“My art has a lot to do with my identity," explains photographer and MFA in Photography and Integrated Media student Matthew Klos. "When I was younger, it had to do with who I thought I was as a person and my love for art history. More recently it talks about paralysis and pain or the physical nature of our bodies."
Matthew’s sudden paralysis in 2016 changed his body but didn’t derail his passion for making art. Even when faced with the challenge of moving around in a cramped darkroom or studio while using a wheelchair, Matthew is committed to perfecting his craft. Explaining it simply, Matthew says, “I’ve always felt the need to create.”
Matthew’s black and white self-portraits showcase his body in classical poses. Often draped in elaborate cloth hangings or surrounded by ornate memorabilia, Matthew transports himself into a scene. The process is difficult. The movement and dexterity required to set himself up in a scene is physically challenging. In this way, the method for taking the photograph reflects the subject of the image. And displaying his body as a classical figure to his viewers, who only later discover his paralysis, adds thought to the work.
Bringing Physicality Back to Photography
For Matthew, the process of making a photograph is almost as important as the finished product. He says that, “for better or worse, I feel as though my hand has to touch the photograph.” He admires what artists can do with digital photography, but knows that he conceptualizes art differently. Matthew’s need to interact physically with his photographs through every point in their creation is what attracted him to pursuing a photography degree in Boston using "alternative process."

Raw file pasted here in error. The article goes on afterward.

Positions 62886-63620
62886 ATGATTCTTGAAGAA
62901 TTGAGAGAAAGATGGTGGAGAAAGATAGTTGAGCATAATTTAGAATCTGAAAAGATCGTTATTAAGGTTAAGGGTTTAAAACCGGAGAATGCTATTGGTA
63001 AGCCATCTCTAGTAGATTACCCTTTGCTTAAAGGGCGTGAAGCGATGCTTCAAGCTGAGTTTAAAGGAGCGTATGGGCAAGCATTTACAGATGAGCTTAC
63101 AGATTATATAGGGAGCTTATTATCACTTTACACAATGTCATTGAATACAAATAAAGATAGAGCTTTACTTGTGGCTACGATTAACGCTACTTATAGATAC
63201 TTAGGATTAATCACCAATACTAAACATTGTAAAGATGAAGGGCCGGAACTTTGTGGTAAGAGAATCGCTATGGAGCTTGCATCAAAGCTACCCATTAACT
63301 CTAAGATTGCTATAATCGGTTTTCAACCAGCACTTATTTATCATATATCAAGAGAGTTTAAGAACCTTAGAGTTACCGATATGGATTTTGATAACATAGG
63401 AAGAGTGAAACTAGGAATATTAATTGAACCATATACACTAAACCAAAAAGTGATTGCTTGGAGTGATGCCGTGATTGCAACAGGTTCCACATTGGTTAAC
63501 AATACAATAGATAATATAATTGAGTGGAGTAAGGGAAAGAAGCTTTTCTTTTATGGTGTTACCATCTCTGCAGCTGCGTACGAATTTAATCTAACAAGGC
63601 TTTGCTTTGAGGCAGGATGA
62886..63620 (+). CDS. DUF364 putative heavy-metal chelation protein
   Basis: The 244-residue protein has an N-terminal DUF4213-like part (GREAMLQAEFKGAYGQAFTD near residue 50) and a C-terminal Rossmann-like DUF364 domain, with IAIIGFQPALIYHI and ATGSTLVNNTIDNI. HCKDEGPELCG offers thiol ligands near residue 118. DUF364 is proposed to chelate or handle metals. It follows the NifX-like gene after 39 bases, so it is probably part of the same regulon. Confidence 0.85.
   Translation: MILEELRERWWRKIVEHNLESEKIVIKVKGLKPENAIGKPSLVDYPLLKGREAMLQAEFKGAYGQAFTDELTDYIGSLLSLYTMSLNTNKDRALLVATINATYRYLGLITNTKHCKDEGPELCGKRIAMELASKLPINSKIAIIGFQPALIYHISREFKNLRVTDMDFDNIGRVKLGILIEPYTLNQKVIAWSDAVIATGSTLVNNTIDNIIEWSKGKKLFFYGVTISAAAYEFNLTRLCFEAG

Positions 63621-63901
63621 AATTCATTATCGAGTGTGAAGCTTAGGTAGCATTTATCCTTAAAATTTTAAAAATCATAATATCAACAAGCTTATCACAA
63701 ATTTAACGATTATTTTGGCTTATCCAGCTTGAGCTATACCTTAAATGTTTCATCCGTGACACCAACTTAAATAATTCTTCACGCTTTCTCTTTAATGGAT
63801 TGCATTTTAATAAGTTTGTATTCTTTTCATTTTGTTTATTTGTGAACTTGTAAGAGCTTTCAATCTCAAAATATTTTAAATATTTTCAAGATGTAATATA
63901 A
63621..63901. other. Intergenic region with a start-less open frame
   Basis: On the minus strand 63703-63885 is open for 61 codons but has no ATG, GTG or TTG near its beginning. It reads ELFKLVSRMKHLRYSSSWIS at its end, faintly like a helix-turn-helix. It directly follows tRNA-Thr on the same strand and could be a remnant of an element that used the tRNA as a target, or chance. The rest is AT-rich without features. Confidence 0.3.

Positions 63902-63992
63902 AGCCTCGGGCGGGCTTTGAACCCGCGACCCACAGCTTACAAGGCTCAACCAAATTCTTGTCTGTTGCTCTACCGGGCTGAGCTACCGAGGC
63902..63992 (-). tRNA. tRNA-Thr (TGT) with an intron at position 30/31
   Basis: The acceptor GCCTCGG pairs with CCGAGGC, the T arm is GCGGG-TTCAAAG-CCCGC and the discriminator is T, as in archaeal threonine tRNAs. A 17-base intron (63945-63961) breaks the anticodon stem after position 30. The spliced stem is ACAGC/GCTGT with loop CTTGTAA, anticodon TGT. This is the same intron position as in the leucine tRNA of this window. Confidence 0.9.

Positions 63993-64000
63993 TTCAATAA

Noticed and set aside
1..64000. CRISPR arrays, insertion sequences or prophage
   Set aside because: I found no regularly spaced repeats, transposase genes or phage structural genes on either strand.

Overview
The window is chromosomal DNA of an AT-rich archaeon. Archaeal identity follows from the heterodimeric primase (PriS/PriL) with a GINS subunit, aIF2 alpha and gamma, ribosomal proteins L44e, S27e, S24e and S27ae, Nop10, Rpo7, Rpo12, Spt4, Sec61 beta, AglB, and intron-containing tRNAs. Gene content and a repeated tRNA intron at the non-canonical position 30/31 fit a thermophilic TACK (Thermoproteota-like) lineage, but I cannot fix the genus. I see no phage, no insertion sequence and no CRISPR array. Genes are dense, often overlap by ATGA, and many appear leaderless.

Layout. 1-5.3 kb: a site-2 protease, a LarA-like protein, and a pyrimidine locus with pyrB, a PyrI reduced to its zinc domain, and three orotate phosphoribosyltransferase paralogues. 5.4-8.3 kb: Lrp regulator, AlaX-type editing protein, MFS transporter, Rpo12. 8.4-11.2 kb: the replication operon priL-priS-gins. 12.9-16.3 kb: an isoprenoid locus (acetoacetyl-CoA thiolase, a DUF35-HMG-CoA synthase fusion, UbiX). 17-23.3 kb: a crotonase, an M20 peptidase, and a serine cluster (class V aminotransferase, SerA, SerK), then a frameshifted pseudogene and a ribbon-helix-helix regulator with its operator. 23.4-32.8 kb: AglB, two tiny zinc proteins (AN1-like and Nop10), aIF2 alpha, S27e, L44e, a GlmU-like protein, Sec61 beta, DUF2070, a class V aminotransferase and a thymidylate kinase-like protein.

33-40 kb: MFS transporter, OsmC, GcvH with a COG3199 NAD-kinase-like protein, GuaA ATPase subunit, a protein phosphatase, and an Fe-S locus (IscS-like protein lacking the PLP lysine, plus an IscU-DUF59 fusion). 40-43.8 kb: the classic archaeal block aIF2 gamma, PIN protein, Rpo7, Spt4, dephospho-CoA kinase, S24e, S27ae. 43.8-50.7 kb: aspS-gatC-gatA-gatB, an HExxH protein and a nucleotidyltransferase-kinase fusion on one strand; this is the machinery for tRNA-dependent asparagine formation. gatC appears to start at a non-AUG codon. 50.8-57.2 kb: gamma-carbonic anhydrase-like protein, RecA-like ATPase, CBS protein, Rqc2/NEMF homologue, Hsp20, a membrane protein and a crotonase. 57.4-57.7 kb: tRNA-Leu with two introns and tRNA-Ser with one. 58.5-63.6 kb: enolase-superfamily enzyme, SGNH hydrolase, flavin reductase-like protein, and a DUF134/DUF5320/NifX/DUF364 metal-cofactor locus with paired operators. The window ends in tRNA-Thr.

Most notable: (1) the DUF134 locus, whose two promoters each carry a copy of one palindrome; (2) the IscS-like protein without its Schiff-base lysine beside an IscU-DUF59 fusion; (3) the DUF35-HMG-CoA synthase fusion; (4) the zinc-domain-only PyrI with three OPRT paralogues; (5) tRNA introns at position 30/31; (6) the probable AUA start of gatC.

Most people born in the last 100 years aren’t familiar with alternative process photography (sometimes called historical process photography). That’s because it utilizes techniques that saw their heyday in the 1850s. These old methods are going through a renaissance, with Matthew and others reclaiming the importance of the artist's hand in producing an image. As digital technology becomes ubiquitous, alternative process photographers see value in holding on to analog methods.
That means Matthew makes photographs using wet-collodion process and tintypes. Both methods mix flammable materials or use enamels and emulsions in precise measurements. Matthew likes that he gets to use his hands and a bit of chemistry when he’s taking and developing his photos. His view is that content, process, and subject matter all come together with alternative process: "I'm making something physical, while acting physically, and talking about physicality."
“Many people think it’s this extremely slow, difficult, and arduous process, but I find it really freeing," he says. Matthew has always embraced the struggle in making art, convinced that the challenge is precisely what makes it worthwhile.
"When I was in the hospital, my friends were like, 'we have to get you a digital camera,'" he recalls. But Matthew's passion for analog and artistic photography took him in a different direction. "I ended up getting a larger-view camera."
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